Banchero finished outside the top 200 in category leagues compared to 58th in points leagues — primarily because of his inefficient shooting. Shooting 42% from the field is rough for a power forward, and it didn’t help that he also averaged nearly three turnovers, was abysmal from three and racked up only 1.3 stocks per game.
I’m here to tell you that’s all going to change. Much of Paolo’s production last season was hampered by a lingering neck injury that affected his range of motion — and, ultimately, his shot. But after he persevered through it, something clicked over his last 15 games of the regular season. He shot 37% on threes while attempting over five per game. He also hit 45% from the field to close out the final two months of the season.
Even though the USA National Team fell short at the FIBA World Cup, Banchero played a vital role for Team USA as the small ball center, which challenged him to be more decisive defensively and expand his responsibilities to screen setting, rim protection and rebounding — all areas that will help the Magic this season.
His usage rate will be north of 27%; he’s already one of the best passing power forwards in the league (ranked 10th in assists at the position) and isn’t far off from being in the top 10 in rebounding at his position, either. Banchero is one of 12 players in NBA history to average at least 20 points with six rebounds and three assists in his rookie campaign. If that’s his floor, there’s an All-Star caliber, top-60 potential type of player if he takes a step forward — improving his efficiency with an uptick in counting stats.
One of the most underrated fantasy players today, McDaniels continues to heap praise from his peers, and this is the season he’ll get the much-deserved notoriety from fantasy managers, too. McDaniels ADP sits around the ninth round, and that is far too low for a player who’s oozing with untapped potential – just ask Anthony Edwards.
Anthony Edwards on Jaden McDaniels:
“Jaden is the most important person on the team. He has the most potential”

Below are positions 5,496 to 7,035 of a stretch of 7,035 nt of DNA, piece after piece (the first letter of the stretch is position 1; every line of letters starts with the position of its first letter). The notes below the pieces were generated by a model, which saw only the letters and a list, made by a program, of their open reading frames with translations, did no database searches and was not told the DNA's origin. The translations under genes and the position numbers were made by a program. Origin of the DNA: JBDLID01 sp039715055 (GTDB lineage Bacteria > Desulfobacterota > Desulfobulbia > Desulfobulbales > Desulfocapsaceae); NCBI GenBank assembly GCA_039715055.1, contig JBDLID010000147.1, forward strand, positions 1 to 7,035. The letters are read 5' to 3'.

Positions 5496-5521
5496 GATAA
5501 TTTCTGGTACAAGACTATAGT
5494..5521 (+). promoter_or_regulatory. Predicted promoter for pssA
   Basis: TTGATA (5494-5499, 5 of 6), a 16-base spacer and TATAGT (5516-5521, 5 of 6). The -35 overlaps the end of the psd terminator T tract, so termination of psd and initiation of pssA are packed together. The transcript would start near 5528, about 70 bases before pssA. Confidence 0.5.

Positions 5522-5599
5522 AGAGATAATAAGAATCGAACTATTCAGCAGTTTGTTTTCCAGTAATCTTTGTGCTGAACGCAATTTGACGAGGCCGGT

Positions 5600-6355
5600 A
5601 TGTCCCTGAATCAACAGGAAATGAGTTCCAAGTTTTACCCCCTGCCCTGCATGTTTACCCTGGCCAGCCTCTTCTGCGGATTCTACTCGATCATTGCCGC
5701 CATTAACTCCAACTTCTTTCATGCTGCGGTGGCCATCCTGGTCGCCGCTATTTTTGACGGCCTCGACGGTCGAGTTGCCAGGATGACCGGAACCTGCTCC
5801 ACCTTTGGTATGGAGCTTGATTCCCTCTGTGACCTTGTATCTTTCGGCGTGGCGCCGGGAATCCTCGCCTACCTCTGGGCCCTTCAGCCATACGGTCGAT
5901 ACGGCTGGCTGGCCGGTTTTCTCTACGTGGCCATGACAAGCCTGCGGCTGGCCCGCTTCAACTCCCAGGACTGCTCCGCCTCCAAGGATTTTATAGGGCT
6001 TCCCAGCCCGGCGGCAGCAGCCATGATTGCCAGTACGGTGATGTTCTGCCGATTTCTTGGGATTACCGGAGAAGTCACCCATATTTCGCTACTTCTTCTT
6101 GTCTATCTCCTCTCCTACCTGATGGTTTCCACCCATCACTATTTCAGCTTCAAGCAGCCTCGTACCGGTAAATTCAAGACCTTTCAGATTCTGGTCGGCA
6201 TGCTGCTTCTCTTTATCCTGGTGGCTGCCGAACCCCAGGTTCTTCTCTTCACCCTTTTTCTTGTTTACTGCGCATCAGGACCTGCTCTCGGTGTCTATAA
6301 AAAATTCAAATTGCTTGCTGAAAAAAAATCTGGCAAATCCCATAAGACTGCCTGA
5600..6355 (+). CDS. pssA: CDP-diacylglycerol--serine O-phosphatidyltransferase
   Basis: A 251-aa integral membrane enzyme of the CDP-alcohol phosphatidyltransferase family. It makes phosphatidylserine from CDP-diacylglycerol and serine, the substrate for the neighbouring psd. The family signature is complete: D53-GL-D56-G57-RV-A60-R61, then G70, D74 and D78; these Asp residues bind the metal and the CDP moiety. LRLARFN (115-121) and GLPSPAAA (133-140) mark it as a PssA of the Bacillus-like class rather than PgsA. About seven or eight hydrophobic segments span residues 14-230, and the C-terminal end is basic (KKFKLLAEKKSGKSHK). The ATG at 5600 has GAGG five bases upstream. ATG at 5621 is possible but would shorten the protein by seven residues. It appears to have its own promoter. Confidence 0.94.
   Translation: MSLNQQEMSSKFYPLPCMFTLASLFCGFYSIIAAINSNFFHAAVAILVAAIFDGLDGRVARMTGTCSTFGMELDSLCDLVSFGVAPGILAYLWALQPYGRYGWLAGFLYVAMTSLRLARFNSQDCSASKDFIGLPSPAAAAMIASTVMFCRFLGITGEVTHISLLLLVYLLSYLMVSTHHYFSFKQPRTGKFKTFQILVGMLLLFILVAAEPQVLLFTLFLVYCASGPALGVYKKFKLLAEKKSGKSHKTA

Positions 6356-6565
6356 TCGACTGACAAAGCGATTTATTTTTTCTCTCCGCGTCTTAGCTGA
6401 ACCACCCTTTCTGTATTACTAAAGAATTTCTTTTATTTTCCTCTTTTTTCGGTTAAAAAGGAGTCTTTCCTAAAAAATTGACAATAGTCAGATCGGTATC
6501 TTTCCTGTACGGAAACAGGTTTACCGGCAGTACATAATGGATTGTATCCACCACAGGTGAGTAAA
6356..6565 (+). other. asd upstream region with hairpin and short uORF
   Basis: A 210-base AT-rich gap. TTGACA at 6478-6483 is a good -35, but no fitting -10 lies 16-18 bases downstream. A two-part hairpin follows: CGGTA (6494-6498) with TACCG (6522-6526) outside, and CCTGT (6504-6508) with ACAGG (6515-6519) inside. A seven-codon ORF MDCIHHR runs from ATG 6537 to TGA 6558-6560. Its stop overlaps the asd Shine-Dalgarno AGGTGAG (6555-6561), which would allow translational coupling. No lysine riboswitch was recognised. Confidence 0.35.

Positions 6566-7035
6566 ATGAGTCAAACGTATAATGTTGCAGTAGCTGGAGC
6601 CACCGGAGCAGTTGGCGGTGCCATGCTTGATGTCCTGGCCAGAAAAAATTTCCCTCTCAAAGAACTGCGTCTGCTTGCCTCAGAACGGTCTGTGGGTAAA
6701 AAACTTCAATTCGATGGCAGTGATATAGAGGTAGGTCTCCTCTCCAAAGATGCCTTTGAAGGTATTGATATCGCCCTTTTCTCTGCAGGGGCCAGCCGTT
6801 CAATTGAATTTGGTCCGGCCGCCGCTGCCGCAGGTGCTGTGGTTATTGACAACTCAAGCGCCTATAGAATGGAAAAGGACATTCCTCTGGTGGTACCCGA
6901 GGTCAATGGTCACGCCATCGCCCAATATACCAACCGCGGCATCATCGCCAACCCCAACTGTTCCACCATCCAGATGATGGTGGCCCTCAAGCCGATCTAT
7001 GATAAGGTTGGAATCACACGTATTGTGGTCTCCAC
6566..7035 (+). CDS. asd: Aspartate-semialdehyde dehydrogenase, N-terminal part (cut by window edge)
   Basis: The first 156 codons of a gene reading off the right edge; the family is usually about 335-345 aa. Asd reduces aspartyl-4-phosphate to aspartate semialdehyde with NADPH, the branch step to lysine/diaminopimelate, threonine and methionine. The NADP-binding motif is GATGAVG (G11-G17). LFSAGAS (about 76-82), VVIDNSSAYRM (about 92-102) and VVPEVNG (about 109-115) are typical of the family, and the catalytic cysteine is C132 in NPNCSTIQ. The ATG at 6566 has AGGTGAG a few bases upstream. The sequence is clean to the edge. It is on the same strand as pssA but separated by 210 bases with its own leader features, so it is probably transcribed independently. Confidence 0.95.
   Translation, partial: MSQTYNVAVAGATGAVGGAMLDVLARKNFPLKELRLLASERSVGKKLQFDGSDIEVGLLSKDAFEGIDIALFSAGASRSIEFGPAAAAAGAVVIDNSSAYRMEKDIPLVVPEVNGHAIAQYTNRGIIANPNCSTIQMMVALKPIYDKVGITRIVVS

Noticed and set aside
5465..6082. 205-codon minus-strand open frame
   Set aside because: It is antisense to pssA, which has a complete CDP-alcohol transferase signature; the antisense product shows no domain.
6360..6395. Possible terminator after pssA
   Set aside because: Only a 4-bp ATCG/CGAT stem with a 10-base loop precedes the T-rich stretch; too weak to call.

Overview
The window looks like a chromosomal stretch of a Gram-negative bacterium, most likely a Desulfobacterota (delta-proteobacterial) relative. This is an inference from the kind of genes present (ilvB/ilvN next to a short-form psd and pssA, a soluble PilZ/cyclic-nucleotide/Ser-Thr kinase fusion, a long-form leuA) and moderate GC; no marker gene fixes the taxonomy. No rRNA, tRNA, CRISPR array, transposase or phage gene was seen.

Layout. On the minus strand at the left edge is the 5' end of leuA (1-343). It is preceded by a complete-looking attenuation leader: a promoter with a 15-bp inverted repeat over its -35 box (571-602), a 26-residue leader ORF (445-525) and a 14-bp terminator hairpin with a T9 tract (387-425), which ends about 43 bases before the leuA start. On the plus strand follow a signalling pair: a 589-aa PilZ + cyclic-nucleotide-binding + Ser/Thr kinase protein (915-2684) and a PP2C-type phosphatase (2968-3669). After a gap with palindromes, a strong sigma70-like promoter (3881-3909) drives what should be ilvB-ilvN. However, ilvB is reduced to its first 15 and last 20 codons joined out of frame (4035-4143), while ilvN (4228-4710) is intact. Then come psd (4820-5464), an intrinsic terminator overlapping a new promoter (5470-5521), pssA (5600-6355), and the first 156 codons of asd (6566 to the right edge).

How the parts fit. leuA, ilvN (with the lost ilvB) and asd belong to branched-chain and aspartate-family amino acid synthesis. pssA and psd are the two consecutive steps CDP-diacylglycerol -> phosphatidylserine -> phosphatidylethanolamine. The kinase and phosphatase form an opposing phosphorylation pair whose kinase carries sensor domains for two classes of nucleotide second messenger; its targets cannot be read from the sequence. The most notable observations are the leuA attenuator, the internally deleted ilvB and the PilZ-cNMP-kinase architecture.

Big time season coming from Jaden McDaniels 🔜 pic.twitter.com/0kvPgJGurG
— Joel Moran (@joelvmoran) September 30, 2023
He’s one of the premier wing defenders in the game who not only passes the eye test but also has the data to back it up. He averaged 1.9 stocks last season but, more importantly, showcased his ability to score efficiently. He raised his FG percentage by over five percent (52%), his three-point percentage by eight percent (40%), and eFG% by six percent (59%) from his second to third season.
Former Timberwolves forward Jarred Vanderbilt likened McDaniels to the Suns version of Mikal Bridges. That was a very interesting comp, as Bridges’ fantasy relevancy started in Year Three, where he finished 42nd in per-game value despite averaging only 13.5 points, 4.3 rebounds, 2.1 assists, 1.8 threes and 1.9 stocks. However, his efficiency was next level, dropping an impressive 54/43/84 shooting split.
And McDaniels is close to those marks.
His role is expanding on offense, with his volume and usage rising over the past three seasons. He’s got handle, is a willing passer, and even playing without the ball, turned into one of the most effective cutters last season.
It also helps that he’s eligible for an extension in the ballpark of Devin Vassell’s recent deal, so this breakout has some financial motivation.
He’s an ideal 3&D wing that’s pacing to be more involved offensively, and at draft cost, you’re getting a slightly diluted version of the Suns’ Mikal Bridges — which is well worth the price of admission given his trajectory heading into his fourth NBA season.